Sunday, March 21, 2010

People with religious delusions need mental check-up

Sunday Nation 21 March 2010

For a long time, Kenyans have taken for granted the ‘‘religious freedom’’ prevalent in the country, and most have a healthy respect for anything with a religious tag to it.

However, recent events linked to religious organisations are slowly chipping away at the unquestioning reverence reserved for anyone or any organisation purporting to carry out ‘‘God’s mission on earth’’.

After the boom in televangelism where many clerics parade people allegedly suffering from debilitating chronic illnesses before purporting to cure them, there emerged the so-called ‘‘prosperity gospel’’ whose propagators hold that God did not intend his followers to be poor on earth.

They, therefore, encourage their flock to focus their prayers on earthly goodies and, above all, to channel their wealth to the religious organisation in the form of tithes.

This ‘‘prosperity gospel’’ often results in the prosperity of its propagators and not the congregants who give away much of their wealth in expectation of more.

The recent dramatic entry of the Finger of God church into the public limelight has reopened debate on the respect due to any organisation purporting to provide a highway to heaven through varied means.

In another incident, church faithful spent days praying and waiting for the ‘‘resurrection’’ of dead pastors in a Nakuru church, raising real questions about the state of mind of their leaders and even the followers.

This incident was so bizarre that it attracted the attention and derision of many Kenyans, including those that would otherwise endorse other equally egregious activities from religious bodies.

Psychotic disorders

It is common knowledge that extreme religiosity and mental ill health are closely related. Many patients with psychotic disorders often have delusions and other beliefs with very intense religious themes.

Indeed, these delusions have borne the brunt of jokes about mental illness, suggesting that patients often compete about who is more ‘‘God’’ than the other.

On the other hand, it is also known that patients with some form of spirituality have better survival chances than those that do not. Indeed, this applies to almost any chronic health condition, with most studies in this field following up patients with heart disease.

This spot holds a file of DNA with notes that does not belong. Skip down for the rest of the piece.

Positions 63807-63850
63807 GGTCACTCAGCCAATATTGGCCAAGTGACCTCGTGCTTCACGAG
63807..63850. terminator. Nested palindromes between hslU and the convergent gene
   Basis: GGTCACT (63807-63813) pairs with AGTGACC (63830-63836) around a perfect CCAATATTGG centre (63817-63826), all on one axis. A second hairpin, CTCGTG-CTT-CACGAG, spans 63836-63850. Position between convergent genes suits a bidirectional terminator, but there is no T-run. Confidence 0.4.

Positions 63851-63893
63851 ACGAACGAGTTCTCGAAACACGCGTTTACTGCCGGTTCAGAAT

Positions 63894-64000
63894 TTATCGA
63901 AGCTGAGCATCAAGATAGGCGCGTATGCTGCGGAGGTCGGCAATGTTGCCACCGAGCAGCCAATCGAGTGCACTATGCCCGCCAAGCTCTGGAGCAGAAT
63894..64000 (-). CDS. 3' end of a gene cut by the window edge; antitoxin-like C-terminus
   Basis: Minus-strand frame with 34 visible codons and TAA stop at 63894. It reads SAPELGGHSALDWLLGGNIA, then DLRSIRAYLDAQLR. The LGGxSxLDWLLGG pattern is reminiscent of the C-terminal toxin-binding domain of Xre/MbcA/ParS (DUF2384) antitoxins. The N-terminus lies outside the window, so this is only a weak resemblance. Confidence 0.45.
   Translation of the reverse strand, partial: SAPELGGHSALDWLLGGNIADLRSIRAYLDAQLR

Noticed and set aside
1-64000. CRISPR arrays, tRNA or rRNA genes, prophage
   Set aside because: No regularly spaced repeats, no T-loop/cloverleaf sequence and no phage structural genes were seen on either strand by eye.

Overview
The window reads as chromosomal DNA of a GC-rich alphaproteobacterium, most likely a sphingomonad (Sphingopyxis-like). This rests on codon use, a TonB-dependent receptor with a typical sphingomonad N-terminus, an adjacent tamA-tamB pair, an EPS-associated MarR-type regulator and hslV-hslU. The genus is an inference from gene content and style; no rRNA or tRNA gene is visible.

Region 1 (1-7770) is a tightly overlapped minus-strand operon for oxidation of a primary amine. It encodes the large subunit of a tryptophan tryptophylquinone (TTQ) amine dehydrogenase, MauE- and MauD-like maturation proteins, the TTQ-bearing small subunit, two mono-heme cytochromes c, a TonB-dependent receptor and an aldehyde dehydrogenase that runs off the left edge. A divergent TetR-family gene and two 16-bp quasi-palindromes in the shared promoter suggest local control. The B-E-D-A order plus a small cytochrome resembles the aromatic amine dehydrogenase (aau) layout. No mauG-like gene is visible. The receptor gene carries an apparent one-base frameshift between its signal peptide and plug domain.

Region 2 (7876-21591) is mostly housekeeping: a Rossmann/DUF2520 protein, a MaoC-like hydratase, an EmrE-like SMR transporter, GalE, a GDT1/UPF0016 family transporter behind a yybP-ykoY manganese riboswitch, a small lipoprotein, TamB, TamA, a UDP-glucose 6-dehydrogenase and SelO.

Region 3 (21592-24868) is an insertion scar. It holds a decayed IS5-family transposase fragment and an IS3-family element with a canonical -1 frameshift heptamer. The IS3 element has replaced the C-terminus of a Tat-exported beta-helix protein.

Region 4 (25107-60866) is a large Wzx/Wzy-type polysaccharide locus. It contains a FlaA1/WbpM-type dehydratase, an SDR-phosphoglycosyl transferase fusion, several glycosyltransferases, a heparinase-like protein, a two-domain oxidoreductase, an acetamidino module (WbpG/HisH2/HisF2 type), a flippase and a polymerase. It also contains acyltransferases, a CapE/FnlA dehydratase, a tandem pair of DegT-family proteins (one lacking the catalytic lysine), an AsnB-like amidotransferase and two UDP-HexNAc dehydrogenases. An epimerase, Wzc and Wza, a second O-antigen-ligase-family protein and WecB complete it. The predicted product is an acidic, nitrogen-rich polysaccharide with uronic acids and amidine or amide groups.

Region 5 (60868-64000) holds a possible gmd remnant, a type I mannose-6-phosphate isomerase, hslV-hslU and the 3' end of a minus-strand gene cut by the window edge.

The upshot of this is that religious activity can have both positive and negative effects and implications, mostly linked to the individual’s mental status.

It is, indeed, instructive that in the Finger of God saga, one of the participants was supposedly taken to a mental health professional for assessment and possible intervention.

It is not clear what yardstick was used to pick on this individual alone, but it may have been useful to subject all those involved to a similar evaluation and provide the necessary assistance if deemed appropriate.

Subsequent events including threats of court action and ventures into political territory have only served to confirm the widespread suspicions about the mental state of many of those involved.

Religious organisations have for a long time enjoyed a special status in Kenyan society, getting privileged treatment from the taxman as well as from common citizens.

This has resulted in the creation of some sort of safe harbour where everyone who needs time to cool off after life on the fast lane hastens to form a religious organisation.

Examples are legion, and a number of current and former politicians are engaged in overt religious activity with the full support of both their congregants and political followers. All this is happening in a country that purports to keep Church and State separate.

The farcical image of the Finger of God leader announcing to all and sundry his intentions to vie for the top post in this country brought home the reality of the incestuous relationship existing between Church and State.

As a presidential aspirant and a church leader, he embodies a fusion of the Kenyan clergy and the body politic in a way no other political cleric or pastor-MP can manage.

Kenyans are invited to consider the fate of any ordinary mwananchi who makes claims to the effect that he communicates with God or His representative on a regular basis, and that he has been ‘‘informed’’ that he will become Kenya’s president come 2012 with the help of his business associate and the associate’s wife.

Such a man would find himself in a mental hospital before he can say another word.

Bizarre behaviour

It is, therefore, difficult to understand why we continue to allow people who display obviously bizarre behaviour to suffer in public while we joke about their statements and antics.

It may be useful for the government to take a closer interest in the activities of all religious organisations and expose those with beliefs that are potentially harmful to both their leaders and potential members. Maybe they should also start paying tax like everyone else.

Dr Lukoye Atwoli is a consultant psychiatrist and lecturer at Moi University School of Medicine

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